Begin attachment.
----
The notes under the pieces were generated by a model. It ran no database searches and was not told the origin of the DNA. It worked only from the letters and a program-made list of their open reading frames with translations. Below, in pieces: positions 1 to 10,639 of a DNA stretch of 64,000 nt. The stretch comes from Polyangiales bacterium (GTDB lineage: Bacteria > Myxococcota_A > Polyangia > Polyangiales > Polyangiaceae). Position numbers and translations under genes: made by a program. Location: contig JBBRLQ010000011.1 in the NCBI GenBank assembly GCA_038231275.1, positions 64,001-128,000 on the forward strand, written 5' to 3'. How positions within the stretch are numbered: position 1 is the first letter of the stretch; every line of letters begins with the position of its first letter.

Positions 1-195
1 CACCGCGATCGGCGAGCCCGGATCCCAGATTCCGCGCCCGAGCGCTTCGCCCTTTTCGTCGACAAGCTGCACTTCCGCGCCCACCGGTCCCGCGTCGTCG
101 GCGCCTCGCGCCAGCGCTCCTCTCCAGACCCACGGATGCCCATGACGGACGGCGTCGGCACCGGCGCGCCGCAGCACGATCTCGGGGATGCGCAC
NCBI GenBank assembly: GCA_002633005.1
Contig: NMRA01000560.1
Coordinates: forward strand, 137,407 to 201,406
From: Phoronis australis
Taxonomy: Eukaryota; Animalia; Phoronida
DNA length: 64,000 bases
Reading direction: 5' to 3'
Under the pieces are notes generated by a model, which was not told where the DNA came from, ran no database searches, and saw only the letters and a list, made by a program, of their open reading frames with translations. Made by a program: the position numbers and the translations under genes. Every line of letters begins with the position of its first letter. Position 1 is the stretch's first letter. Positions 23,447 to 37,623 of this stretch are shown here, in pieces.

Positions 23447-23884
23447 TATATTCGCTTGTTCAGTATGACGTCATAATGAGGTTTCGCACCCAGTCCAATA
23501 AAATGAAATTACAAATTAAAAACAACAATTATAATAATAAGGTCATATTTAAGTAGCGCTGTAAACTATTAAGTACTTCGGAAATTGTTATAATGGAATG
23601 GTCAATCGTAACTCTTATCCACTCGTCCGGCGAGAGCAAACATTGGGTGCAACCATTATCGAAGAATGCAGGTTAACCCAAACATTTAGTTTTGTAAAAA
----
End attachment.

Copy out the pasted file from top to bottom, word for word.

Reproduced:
The notes under the pieces were generated by a model. It ran no database searches and was not told the origin of the DNA. It worked only from the letters and a program-made list of their open reading frames with translations. Below, in pieces: positions 1 to 10,639 of a DNA stretch of 64,000 nt. The stretch comes from Polyangiales bacterium (GTDB lineage: Bacteria > Myxococcota_A > Polyangia > Polyangiales > Polyangiaceae). Position numbers and translations under genes: made by a program. Location: contig JBBRLQ010000011.1 in the NCBI GenBank assembly GCA_038231275.1, positions 64,001-128,000 on the forward strand, written 5' to 3'. How positions within the stretch are numbered: position 1 is the first letter of the stretch; every line of letters begins with the position of its first letter.

Positions 1-195
1 CACCGCGATCGGCGAGCCCGGATCCCAGATTCCGCGCCCGAGCGCTTCGCCCTTTTCGTCGACAAGCTGCACTTCCGCGCCCACCGGTCCCGCGTCGTCG
101 GCGCCTCGCGCCAGCGCTCCTCTCCAGACCCACGGATGCCCATGACGGACGGCGTCGGCACCGGCGCGCCGCAGCACGATCTCGGGGATGCGCAC
NCBI GenBank assembly: GCA_002633005.1
Contig: NMRA01000560.1
Coordinates: forward strand, 137,407 to 201,406
From: Phoronis australis
Taxonomy: Eukaryota; Animalia; Phoronida
DNA length: 64,000 bases
Reading direction: 5' to 3'
Under the pieces are notes generated by a model, which was not told where the DNA came from, ran no database searches, and saw only the letters and a list, made by a program, of their open reading frames with translations. Made by a program: the position numbers and the translations under genes. Every line of letters begins with the position of its first letter. Position 1 is the stretch's first letter. Positions 23,447 to 37,623 of this stretch are shown here, in pieces.

Positions 23447-23884
23447 TATATTCGCTTGTTCAGTATGACGTCATAATGAGGTTTCGCACCCAGTCCAATA
23501 AAATGAAATTACAAATTAAAAACAACAATTATAATAATAAGGTCATATTTAAGTAGCGCTGTAAACTATTAAGTACTTCGGAAATTGTTATAATGGAATG
23601 GTCAATCGTAACTCTTATCCACTCGTCCGGCGAGAGCAAACATTGGGTGCAACCATTATCGAAGAATGCAGGTTAACCCAAACATTTAGTTTTGTAAAAA